Second Sunday in Advent, Year A; Memorial Mass for Helen Marikle Passano; Notre Dame of Maryland

I. Introduction

Gathered together for this Birthday Celebration Mass for Helen in this chapel, so beautifully restored in honor and in memory of her parents, I wish to greet first Msgr. Rick Woy, Rector of the Cathedral of Mary Our Queen, together with the President of the University of Notre Dame in Maryland, Dr. Mary Lou Yam, and immediate past President, Mary Pat Seurkamp. I warmly greet Mac Passano, Helen’s loving husband of 44 years, and her daughters, Tammy, Catherine, and Sarah, as well as Helen’s many grandchildren, family, and friends. Please know that you have our love and support as we celebrate Helen’s birthday— her birth into this world and her birth into everlasting life. And let us do so by focusing on her life through the lens of the season of Advent and Christmas and this evening’s Scripture readings.

II. A Season of Hope

A. Advent is a wonderful time in the life of the Church. As we know, it marks the beginning of a new liturgical year, a time when we are called to open our hearts more widely to Christ as once again we remember and re-live the events of his life – his coming into the world, his teaching and miracles, his death and resurrection. And it is a time of heightened spiritual awareness when the Scripture passages we read reminds us not to be anxious about the future or so caught up in our pursuits and pleasures that we will fail to prepare our hearts to receive Christ – at Christmas, in our daily lives, and, indeed, at the end of our lives. Advent teaches us that, even amid the passing things of this world, we can draw closer to Christ and live more deeply in his love.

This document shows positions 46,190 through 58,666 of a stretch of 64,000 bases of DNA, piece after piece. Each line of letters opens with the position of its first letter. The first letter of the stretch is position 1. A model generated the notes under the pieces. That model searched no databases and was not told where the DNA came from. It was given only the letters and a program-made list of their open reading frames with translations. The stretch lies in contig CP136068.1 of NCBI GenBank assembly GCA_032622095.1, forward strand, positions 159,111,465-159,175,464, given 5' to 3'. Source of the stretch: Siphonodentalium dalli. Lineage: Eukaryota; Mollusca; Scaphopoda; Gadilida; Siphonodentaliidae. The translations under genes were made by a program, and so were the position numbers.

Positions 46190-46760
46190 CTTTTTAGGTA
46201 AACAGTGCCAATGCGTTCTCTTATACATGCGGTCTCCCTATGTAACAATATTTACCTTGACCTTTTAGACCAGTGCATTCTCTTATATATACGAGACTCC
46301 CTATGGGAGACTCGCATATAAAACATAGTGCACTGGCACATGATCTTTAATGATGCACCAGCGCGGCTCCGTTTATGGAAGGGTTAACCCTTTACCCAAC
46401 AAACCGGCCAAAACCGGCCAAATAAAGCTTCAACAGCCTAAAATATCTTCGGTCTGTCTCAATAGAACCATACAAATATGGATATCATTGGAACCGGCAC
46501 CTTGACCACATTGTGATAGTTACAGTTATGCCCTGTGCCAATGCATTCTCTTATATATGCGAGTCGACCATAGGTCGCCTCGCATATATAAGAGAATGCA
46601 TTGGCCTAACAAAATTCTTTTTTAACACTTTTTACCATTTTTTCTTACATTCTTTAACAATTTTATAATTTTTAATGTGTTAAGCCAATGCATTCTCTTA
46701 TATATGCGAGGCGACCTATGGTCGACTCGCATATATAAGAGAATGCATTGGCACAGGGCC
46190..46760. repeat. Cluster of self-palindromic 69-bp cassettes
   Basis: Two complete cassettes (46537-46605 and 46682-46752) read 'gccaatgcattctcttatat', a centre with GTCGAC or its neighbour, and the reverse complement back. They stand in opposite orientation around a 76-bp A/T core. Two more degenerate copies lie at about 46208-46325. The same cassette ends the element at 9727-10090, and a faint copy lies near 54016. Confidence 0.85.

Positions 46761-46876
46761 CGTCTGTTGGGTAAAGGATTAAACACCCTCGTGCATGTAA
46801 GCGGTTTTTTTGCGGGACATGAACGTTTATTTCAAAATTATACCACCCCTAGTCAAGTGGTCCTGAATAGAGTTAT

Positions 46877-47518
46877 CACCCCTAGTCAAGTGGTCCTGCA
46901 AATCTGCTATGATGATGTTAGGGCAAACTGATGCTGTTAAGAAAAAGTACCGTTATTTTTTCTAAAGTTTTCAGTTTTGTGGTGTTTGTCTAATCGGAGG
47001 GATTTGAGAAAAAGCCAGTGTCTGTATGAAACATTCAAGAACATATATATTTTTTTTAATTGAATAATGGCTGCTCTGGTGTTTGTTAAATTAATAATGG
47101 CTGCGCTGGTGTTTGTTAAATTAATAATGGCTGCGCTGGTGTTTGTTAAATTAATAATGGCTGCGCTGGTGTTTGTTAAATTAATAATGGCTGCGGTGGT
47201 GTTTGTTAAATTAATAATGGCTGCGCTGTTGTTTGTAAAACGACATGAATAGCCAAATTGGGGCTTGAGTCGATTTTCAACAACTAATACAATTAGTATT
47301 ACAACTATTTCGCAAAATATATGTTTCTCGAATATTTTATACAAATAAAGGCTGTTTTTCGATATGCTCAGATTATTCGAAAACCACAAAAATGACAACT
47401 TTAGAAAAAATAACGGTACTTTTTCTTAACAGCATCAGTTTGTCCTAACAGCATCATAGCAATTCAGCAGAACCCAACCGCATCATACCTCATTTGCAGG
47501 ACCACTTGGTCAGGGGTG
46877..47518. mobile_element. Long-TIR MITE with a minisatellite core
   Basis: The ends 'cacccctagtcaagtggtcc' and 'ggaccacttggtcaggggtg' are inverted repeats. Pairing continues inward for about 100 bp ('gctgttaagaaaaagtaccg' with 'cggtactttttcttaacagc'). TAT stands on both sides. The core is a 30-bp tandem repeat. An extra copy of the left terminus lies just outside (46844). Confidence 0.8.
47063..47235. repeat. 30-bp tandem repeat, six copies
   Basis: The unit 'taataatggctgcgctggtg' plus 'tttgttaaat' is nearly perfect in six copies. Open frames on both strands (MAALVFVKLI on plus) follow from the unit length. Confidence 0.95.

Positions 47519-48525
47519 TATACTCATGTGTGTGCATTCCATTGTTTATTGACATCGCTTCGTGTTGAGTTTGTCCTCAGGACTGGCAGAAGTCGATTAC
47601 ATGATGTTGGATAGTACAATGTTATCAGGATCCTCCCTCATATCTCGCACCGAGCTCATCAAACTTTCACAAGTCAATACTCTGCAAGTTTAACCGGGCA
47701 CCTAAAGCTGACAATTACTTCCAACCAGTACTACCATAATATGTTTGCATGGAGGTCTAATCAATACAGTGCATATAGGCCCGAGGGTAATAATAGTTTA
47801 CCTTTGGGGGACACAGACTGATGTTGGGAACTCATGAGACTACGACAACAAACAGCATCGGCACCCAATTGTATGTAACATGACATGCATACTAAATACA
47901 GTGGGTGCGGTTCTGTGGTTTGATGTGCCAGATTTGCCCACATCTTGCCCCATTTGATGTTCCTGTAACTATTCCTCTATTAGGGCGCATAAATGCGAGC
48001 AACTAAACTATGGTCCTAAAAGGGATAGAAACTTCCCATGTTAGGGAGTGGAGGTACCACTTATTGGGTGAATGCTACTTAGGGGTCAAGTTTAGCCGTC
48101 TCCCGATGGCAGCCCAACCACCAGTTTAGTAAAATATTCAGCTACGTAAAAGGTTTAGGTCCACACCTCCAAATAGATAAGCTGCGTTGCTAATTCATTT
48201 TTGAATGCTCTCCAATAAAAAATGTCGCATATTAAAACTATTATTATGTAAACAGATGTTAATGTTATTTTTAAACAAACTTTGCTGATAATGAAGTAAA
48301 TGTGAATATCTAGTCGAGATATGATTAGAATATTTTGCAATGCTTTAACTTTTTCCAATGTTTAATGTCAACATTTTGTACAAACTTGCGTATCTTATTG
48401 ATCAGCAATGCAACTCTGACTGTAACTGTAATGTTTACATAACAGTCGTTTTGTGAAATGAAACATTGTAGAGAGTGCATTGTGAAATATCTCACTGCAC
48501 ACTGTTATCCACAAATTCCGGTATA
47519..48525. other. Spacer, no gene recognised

B. In other words, Advent beckons us to a true sense of Christian hope – not mere optimism that, in the end, everything will turn out all right, but rather an abiding trust in the Lord Jesus Christ that gives our lives meaning and purpose in this world, that broadens our horizons as we look toward the joy of heaven, a sense of Christian hope that gives our lives on earth its shape, its character, its sense of direction . . . qualities so evident in Helen’s life, as we shall see momentarily.

III. Christian Hope as Illustrated in Today’s Scripture Readings

A. Such hopefulness of Advent is illustrated in tonight’s Scripture readings. The reading from Isaiah, for example, is full of confidence in God and his promises. But the object of Israel’s hope was not merely a vague desire for a better world; no, Isaiah calls the people of Israel to put their hopes in the true and living God. who, even at a low-point in their history will raise up for them a leader, filled with the spirit of God, who will usher in a time of peace and justice. Isaiah fueled hopes that the ‘stump of Jesse’ would one day blossom, and that the Kingdom of God would dawn upon the earth.

B. In this evening’s second reading from the Letter of St. Paul to the Romans, St. Paul points to the enduring love and encouragement found in God’s Word: “Whatever was written previously was written for our instruction, that by endurance and by the encouragement of the Scriptures we might have hope.” As people of hope we are called to welcome one another in Christ, to attend to one another needs, and to find in our Savior oneness of mind and heart.

C. That hope grows brighter in the person of John the Baptist who preached repentance from sin in preparation for the coming of the Messiah. As we listen afresh to John’s message of repentance, our hearts should be full of hope. It’s not that we like to be told to reform our lives, to change our attitudes, or to adjust our priorities – most of us resist that message at one level or another. But if we listen carefully to John we hear him saying that our hearts really can be cleansed, really can be made ready to welcome into our hearts the One who is the object of our hope and our longing, the Son of God born of the Virgin Mary some 2,000 years ago. This is the Savior, for whom we are longing, the One whose love is stronger than sin and more powerful than death, the only One whose love fully satisfies the deepest desires of our hearts.